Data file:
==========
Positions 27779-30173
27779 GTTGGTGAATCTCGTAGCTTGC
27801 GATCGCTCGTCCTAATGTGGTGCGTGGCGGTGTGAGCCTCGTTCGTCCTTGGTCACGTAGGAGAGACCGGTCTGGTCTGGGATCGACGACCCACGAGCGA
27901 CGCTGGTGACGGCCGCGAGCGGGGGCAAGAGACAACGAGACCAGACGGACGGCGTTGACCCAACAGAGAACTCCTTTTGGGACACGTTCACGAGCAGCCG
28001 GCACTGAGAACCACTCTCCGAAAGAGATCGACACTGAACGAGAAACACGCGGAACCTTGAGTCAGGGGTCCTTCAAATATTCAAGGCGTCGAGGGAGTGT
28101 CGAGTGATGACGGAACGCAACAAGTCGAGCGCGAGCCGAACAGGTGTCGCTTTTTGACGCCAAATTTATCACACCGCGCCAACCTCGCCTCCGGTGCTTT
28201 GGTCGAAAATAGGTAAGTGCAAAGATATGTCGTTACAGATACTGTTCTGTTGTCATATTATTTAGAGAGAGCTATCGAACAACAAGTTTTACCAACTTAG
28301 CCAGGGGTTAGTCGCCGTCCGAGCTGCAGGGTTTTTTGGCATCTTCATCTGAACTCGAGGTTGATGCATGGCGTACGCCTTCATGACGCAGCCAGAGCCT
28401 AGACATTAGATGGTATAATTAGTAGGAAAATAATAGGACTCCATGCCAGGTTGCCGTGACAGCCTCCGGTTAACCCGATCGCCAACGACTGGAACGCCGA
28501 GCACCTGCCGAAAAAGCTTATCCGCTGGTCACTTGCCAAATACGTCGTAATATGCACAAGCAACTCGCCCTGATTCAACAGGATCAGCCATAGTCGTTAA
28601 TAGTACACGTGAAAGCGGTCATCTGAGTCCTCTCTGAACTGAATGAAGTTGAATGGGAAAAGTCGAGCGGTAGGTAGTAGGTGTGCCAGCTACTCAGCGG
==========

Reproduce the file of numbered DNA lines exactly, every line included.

Positions 27779-30173
27779 GTTGGTGAATCTCGTAGCTTGC
27801 GATCGCTCGTCCTAATGTGGTGCGTGGCGGTGTGAGCCTCGTTCGTCCTTGGTCACGTAGGAGAGACCGGTCTGGTCTGGGATCGACGACCCACGAGCGA
27901 CGCTGGTGACGGCCGCGAGCGGGGGCAAGAGACAACGAGACCAGACGGACGGCGTTGACCCAACAGAGAACTCCTTTTGGGACACGTTCACGAGCAGCCG
28001 GCACTGAGAACCACTCTCCGAAAGAGATCGACACTGAACGAGAAACACGCGGAACCTTGAGTCAGGGGTCCTTCAAATATTCAAGGCGTCGAGGGAGTGT
28101 CGAGTGATGACGGAACGCAACAAGTCGAGCGCGAGCCGAACAGGTGTCGCTTTTTGACGCCAAATTTATCACACCGCGCCAACCTCGCCTCCGGTGCTTT
28201 GGTCGAAAATAGGTAAGTGCAAAGATATGTCGTTACAGATACTGTTCTGTTGTCATATTATTTAGAGAGAGCTATCGAACAACAAGTTTTACCAACTTAG
28301 CCAGGGGTTAGTCGCCGTCCGAGCTGCAGGGTTTTTTGGCATCTTCATCTGAACTCGAGGTTGATGCATGGCGTACGCCTTCATGACGCAGCCAGAGCCT
28401 AGACATTAGATGGTATAATTAGTAGGAAAATAATAGGACTCCATGCCAGGTTGCCGTGACAGCCTCCGGTTAACCCGATCGCCAACGACTGGAACGCCGA
28501 GCACCTGCCGAAAAAGCTTATCCGCTGGTCACTTGCCAAATACGTCGTAATATGCACAAGCAACTCGCCCTGATTCAACAGGATCAGCCATAGTCGTTAA
28601 TAGTACACGTGAAAGCGGTCATCTGAGTCCTCTCTGAACTGAATGAAGTTGAATGGGAAAAGTCGAGCGGTAGGTAGTAGGTGTGCCAGCTACTCAGCGG